The telescope will revolutionize the way we see the universe.
Like kids dreaming of presents under the tree, the scientists at the Jupiter control room at the Guiana Space Centre in Kourou are patiently waiting for December 25.
The James Webb Space Telescope–soon to become the most powerful ever to be launched into space–after technical and weather delays is set to take off on Christmas Day from the base in France’s South American department.
” We can’t wait for the launch,” Jean-Luc Mestre (engineer and vice-director operations at CNES) says.
This rocket’s payload is the Webb telescope. It has been used by thousands of people over a quarter century.
“Everything is ready,” Mestre adds. Mestre adds, “Now we just need the right weather. “
For days, heavy winds and rain have ravaged the thick tropical forest around the base. However, you wouldn’t know this from the vault-like control area, with its glassless walls and bank of glowing screens dominating the room.
This is where all information about the launch converges–and the forecast is now in its favor.
The Webb telescope will revolutionize the observation of the universe. Astronomers and astrophysicists alike have been eagerly awaiting its arrival for many decades.
Its successful launch will mark the beginning of a month-long journey after which it must complete a series of delicate events before it can beam images back from the farthest reaches of time and space.
But while Webb has been 25 years and billions of dollars in the making, there is nothing to indicate any stress over this particular launch.
” “Obviously this project is of particular importance,” said Bruno Erin, Arianespace mission director.
He says that while the stakes are high for his team, their experience and training make them less nervous.
On Saturday, an audience of scientists and the heads of NASA and the Canadian and European space agencies will gather to observe the control room from behind huge bay windows as it becomes a hive of activity.
The payload of this rocket, the Webb telescope is a piece technology that has been used by thousands for more than a quarter century.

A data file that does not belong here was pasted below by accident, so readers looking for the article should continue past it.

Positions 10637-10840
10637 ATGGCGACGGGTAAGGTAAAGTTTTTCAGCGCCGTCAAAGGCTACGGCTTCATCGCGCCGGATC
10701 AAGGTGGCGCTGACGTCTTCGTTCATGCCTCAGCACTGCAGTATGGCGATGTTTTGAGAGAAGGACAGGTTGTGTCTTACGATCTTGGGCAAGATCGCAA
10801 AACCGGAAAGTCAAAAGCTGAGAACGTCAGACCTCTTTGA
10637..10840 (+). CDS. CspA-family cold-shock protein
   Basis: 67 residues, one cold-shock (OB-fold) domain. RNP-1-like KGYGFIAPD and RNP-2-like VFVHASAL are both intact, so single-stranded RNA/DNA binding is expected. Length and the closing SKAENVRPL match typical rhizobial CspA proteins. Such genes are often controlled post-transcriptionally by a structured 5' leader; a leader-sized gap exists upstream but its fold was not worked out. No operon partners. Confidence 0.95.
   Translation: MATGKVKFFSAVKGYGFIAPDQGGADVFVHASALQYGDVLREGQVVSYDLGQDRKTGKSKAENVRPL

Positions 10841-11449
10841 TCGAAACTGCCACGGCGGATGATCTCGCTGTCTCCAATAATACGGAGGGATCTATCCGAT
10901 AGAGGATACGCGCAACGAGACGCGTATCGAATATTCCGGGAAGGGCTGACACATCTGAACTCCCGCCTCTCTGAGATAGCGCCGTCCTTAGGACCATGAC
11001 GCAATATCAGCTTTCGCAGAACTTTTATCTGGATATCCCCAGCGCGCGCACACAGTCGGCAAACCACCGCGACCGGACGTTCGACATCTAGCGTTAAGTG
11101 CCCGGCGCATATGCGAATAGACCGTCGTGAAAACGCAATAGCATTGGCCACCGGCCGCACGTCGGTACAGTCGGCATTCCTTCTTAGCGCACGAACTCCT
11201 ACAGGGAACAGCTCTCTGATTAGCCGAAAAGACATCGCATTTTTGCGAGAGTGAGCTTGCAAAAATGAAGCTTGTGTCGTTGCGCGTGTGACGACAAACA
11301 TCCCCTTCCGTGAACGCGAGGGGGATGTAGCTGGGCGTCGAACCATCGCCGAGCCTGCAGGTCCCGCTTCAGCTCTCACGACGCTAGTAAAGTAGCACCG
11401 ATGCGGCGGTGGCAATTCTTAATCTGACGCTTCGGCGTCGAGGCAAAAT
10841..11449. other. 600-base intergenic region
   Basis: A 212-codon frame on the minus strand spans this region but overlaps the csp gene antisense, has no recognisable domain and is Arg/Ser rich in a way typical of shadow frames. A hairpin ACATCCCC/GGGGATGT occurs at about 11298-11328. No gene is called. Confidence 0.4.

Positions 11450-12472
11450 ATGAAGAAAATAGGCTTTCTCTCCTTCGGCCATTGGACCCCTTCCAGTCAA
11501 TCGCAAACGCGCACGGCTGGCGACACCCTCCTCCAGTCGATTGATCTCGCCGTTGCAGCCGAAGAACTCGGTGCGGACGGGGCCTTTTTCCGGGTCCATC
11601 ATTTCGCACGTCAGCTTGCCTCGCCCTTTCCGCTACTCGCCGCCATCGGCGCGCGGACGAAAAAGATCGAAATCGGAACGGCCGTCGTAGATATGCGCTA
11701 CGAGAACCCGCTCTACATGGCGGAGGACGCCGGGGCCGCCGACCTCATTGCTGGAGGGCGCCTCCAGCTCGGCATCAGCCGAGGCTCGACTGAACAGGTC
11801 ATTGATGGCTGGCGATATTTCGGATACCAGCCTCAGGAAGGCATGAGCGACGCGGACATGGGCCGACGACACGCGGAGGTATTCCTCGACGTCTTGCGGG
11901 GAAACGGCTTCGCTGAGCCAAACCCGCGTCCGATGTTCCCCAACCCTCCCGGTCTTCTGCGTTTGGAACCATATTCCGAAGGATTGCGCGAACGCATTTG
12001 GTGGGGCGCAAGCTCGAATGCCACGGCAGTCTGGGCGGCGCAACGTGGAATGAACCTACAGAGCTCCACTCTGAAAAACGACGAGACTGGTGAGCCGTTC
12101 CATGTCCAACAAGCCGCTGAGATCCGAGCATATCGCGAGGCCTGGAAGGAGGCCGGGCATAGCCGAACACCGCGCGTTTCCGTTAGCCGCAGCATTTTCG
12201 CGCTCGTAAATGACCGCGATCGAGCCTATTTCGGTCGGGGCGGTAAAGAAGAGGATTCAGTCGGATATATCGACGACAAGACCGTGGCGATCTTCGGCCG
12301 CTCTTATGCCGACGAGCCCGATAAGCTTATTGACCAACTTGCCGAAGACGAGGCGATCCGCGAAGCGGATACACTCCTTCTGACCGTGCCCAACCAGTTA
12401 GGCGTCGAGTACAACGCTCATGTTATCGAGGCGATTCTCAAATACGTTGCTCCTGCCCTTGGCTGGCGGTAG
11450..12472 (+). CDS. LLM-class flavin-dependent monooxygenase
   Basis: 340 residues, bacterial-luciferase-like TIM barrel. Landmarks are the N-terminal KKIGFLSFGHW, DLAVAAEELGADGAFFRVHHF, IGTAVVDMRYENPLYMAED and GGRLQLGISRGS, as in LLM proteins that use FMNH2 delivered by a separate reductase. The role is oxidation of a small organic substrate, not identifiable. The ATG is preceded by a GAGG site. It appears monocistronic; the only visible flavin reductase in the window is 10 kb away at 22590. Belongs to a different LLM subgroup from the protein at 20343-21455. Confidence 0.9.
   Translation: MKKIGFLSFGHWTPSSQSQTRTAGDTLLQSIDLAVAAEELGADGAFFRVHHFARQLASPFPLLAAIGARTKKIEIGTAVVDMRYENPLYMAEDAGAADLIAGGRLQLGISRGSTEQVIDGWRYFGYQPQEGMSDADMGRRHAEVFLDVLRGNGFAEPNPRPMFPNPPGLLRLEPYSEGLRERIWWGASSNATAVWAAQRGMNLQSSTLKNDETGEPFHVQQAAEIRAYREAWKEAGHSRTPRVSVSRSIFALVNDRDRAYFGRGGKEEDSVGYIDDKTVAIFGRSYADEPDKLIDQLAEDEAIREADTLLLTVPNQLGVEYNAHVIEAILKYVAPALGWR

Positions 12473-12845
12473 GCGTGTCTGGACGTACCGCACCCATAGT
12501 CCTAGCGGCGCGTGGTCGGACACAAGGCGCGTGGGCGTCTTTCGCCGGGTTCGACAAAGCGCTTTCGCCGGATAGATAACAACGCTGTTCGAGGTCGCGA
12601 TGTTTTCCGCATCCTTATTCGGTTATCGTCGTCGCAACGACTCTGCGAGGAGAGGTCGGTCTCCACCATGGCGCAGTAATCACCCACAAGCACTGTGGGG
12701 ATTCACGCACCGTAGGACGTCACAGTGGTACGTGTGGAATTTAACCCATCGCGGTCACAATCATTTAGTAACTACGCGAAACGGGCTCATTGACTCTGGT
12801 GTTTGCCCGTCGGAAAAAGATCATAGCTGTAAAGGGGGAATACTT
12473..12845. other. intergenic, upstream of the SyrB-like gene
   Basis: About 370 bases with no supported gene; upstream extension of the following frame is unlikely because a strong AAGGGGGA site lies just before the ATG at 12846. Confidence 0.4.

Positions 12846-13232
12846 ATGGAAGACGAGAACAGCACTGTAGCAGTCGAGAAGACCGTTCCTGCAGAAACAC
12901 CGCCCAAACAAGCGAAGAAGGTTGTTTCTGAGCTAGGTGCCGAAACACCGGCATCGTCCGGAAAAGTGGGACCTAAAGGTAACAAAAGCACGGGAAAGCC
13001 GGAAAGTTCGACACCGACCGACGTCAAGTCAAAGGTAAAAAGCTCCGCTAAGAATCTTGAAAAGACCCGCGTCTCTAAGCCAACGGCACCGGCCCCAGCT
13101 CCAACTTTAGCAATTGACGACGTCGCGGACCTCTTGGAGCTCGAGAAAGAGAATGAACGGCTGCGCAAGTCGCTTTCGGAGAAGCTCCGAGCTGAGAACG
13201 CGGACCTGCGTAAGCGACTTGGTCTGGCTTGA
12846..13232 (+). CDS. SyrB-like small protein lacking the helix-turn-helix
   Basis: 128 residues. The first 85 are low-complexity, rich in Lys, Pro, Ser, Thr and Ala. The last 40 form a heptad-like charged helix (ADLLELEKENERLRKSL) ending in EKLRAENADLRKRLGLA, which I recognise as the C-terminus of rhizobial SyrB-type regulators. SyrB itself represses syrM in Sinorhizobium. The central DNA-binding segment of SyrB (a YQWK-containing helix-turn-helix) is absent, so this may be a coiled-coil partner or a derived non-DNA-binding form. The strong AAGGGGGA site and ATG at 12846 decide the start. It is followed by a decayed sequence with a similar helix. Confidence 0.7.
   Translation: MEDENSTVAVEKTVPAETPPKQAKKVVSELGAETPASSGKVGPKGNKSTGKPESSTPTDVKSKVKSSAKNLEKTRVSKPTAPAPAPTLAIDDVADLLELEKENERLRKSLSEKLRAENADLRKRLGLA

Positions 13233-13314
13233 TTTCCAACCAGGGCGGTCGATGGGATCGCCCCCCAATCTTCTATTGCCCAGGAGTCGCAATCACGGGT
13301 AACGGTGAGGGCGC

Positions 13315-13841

‘Sober’ Christmas Eve
At 9: 20 am local time on Saturday, the team’s launch window of exactly 32 minutes will begin.
Three hours prior to that, a weather balloon is sent up to analyze the layers of the atmosphere and make sure the conditions are correct.
Mestre will be with his colleagues at mission control from midnight. They will be celebrating “sober Christmas Eve”
Since Kourou received the Webb telescope from the USA, where it was constructed, two technical issues have caused delays. The activation of an instrument meant to engage only after launch and the failure of a communications system were the first.
The weather caused a third delay.
Vincent Bertrand-Noel, flight safety engineer at CNES, says bad weather poses the biggest risk for people on the ground should the 780-tonne rocket go off course and need to be destroyed.
His unit, completely separate from the control room, has the authority to “intervene if the rocket veers outside its flight path”.
In 2019 such an incident took place when a Vega satellite launcher broke in two.
If something like that happens, it’s Bertrand-Noel’s job to explode the rocket, transforming it into a rain of debris–an occurrence that is rare but nonetheless poses a danger to Kourou and its 25,000 inhabitants.
“Plus “When there’s an launch, everyone goes to the shore to watch,” Bertrand-Noel says.
(c) 2021 AFP
French Guiana awaits historic Webb telescope launch (2021, December 23)
retrieved 25 December 2021
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